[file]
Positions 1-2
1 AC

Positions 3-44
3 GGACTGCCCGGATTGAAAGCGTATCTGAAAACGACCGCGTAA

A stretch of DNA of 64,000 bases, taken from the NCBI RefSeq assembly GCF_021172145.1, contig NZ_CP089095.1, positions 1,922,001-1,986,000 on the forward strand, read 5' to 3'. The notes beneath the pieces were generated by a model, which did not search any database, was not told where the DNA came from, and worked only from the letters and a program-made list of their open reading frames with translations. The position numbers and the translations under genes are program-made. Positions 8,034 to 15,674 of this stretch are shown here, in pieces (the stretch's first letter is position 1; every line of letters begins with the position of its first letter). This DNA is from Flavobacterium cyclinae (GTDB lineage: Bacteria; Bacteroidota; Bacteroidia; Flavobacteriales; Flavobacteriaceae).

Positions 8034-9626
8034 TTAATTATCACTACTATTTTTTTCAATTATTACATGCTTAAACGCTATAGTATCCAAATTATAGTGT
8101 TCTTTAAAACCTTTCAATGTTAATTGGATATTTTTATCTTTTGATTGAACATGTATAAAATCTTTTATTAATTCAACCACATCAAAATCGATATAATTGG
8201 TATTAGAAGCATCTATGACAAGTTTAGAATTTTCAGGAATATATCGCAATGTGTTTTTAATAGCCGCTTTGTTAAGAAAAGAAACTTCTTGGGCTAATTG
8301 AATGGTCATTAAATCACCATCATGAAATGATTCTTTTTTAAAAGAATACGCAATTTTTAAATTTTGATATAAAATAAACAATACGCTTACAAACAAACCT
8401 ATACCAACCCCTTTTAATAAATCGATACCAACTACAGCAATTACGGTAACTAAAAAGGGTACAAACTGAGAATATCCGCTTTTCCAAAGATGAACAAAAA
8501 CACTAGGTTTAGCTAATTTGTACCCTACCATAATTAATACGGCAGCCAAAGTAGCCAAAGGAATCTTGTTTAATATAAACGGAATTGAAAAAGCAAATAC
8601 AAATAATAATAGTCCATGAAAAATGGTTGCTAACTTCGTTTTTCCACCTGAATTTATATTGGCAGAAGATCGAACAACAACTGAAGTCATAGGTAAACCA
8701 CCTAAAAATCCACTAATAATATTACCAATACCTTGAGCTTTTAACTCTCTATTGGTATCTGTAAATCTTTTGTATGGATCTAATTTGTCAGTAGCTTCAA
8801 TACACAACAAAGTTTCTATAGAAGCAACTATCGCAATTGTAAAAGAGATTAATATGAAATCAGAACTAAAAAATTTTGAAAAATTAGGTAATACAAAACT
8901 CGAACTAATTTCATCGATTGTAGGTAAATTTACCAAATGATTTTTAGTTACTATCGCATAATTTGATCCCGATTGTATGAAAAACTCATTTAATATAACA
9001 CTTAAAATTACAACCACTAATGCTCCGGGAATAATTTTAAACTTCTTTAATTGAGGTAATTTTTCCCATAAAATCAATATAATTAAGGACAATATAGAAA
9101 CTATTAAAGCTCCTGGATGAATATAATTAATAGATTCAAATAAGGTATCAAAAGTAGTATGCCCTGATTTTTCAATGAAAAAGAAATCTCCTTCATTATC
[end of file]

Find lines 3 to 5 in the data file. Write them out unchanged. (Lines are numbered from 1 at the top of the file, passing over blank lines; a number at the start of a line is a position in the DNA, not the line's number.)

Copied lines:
Positions 3-44
3 GGACTGCCCGGATTGAAAGCGTATCTGAAAACGACCGCGTAA

A stretch of DNA of 64,000 bases, taken from the NCBI RefSeq assembly GCF_021172145.1, contig NZ_CP089095.1, positions 1,922,001-1,986,000 on the forward strand, read 5' to 3'. The notes beneath the pieces were generated by a model, which did not search any database, was not told where the DNA came from, and worked only from the letters and a program-made list of their open reading frames with translations. The position numbers and the translations under genes are program-made. Positions 8,034 to 15,674 of this stretch are shown here, in pieces (the stretch's first letter is position 1; every line of letters begins with the position of its first letter). This DNA is from Flavobacterium cyclinae (GTDB lineage: Bacteria; Bacteroidota; Bacteroidia; Flavobacteriales; Flavobacteriaceae).